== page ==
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The Hidden Value of Lying: Evasion of Guilt in Expert Advice

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  • Kiryl Khalmetski

Abstract

I develop a model of strategic communication between an uninformed receiver and a partially informed sender who is averse to lying. The sender's cost of lying is endogenous, depending on the receiver's beliefs induced by the sender's message, rather than on its exogenous formulation. One of my main findings is that this leads to the endogenous emergence of evasive communication, i.e., pretending to be uninformed, even when communication is completely unrestricted. Furthermore, the belief-dependent cost of lying gives rise to specific predictions regarding the welfare implications of several conventional policies. In particular, prohibition of lying (i.e., of explicit falsification) may lead to a decrease in the receiver's welfare. In addition, dealing with an ex-ante less informed sender can be beneficial to the receiver. The results are attributed exclusively to belief-dependent preferences and cannot be explained by an outcome-based model.

Suggested Citation

  • Kiryl Khalmetski, 2013. "The Hidden Value of Lying: Evasion of Guilt in Expert Advice," 2013 Papers pkh266, Job Market Papers.
  • Handle: RePEc:jmp:jm2013:pkh266
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    References listed on IDEAS

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    1. Khalmetski, Kiryl & Ockenfels, Axel & Werner, Peter, 2015. "Surprising gifts: Theory and laboratory evidence," Journal of Economic Theory, Elsevier, vol. 159(PA), pages 163-208.
    2. Uri Gneezy, 2005. "Deception: The Role of Consequences," American Economic Review, American Economic Association, vol. 95(1), pages 384-394, March.
    3. Navin Kartik, 2009. "Strategic Communication with Lying Costs," Review of Economic Studies, Oxford University Press, vol. 76(4), pages 1359-1395.
    4. Axel Ockenfels & Gary E. Bolton, 2000. "ERC: A Theory of Equity, Reciprocity, and Competition," American Economic Review, American Economic Association, vol. 90(1), pages 166-193, March.
    5. Guerra, Gerardo & John Zizzo, Daniel, 2004. "Trust responsiveness and beliefs," Journal of Economic Behavior & Organization, Elsevier, vol. 55(1), pages 25-30, September.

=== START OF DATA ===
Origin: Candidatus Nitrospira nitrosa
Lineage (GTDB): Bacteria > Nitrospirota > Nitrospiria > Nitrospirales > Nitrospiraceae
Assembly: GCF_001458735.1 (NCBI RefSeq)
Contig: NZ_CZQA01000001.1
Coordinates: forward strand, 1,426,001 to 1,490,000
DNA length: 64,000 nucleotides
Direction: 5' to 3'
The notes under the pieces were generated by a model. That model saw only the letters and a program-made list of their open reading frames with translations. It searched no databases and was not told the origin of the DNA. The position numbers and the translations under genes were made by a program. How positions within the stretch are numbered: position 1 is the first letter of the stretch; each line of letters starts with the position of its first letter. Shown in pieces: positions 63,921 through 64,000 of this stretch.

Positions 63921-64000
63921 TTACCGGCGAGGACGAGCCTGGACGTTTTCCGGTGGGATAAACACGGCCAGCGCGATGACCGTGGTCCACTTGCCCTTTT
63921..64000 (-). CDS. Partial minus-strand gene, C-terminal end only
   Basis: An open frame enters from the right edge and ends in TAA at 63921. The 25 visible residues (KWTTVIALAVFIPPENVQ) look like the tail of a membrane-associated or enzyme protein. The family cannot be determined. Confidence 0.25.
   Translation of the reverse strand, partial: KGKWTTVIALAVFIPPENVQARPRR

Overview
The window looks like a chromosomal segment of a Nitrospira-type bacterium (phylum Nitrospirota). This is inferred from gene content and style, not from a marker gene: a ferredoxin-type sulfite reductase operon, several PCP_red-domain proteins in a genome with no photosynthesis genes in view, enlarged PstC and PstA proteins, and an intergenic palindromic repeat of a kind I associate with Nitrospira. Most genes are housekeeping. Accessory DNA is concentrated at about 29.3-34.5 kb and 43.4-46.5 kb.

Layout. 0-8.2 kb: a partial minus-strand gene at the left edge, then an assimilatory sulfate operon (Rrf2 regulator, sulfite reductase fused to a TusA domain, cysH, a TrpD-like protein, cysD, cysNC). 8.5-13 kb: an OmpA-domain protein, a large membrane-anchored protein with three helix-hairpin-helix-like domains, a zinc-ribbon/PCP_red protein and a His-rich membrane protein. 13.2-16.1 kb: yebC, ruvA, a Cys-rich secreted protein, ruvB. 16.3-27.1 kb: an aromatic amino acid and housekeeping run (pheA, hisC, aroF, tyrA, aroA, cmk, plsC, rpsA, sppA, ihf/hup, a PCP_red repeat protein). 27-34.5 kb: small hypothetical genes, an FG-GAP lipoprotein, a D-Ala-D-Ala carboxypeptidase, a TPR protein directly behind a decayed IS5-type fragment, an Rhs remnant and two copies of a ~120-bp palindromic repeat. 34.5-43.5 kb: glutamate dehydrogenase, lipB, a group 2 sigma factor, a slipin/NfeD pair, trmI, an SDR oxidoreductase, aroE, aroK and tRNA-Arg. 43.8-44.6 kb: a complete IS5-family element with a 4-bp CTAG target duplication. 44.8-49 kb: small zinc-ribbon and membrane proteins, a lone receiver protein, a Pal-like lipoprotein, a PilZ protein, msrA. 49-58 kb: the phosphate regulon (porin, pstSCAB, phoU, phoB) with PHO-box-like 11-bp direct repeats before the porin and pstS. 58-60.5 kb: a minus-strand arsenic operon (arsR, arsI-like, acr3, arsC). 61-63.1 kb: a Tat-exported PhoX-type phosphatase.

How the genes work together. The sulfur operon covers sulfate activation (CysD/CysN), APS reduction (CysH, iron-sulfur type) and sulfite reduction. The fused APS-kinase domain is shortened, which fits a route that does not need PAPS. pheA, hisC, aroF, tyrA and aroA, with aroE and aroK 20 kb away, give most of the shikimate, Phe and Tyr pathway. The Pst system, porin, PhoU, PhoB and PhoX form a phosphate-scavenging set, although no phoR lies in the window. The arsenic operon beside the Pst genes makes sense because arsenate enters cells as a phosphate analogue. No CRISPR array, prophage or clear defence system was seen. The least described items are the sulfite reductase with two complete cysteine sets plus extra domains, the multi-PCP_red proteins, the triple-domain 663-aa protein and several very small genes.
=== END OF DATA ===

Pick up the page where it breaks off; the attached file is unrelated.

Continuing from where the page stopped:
6. Gruber, Jon & Kim, John & Mayzlin, Dina, 1999. "Physician fees and procedure intensity: the case of cesarean delivery," Journal of Health Economics, Elsevier, vol. 18(4), pages 473-490, August.
    7. Kartik, Navin & Ottaviani, Marco & Squintani, Francesco, 2007. "Credulity, lies, and costly talk," Journal of Economic Theory, Elsevier, vol. 134(1), pages 93-116, May.
    8. Christoph Vanberg, 2008. "Why Do People Keep Their Promises? An Experimental Test of Two Explanations -super-1," Econometrica, Econometric Society, vol. 76(6), pages 1467-1480, November.
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    Cited by:

    1. Khalmetski, Kiryl & Rockenbach, Bettina & Werner, Peter, 2017. "Evasive Lying in Strategic Communication," Annual Conference 2017 (Vienna): Alternative Structures for Money and Banking 168119, Verein für Socialpolitik / German Economic Association.

    More about this item

    JEL classification:

    • D82 - Microeconomics - - Information, Knowledge, and Uncertainty - - - Asymmetric and Private Information; Mechanism Design
    • D83 - Microeconomics - - Information, Knowledge, and Uncertainty - - - Search; Learning; Information and Knowledge; Communication; Belief; Unawareness
    • D84 - Microeconomics - - Information, Knowledge, and Uncertainty - - - Expectations; Speculations
    • C72 - Mathematical and Quantitative Methods - - Game Theory and Bargaining Theory - - - Noncooperative Games

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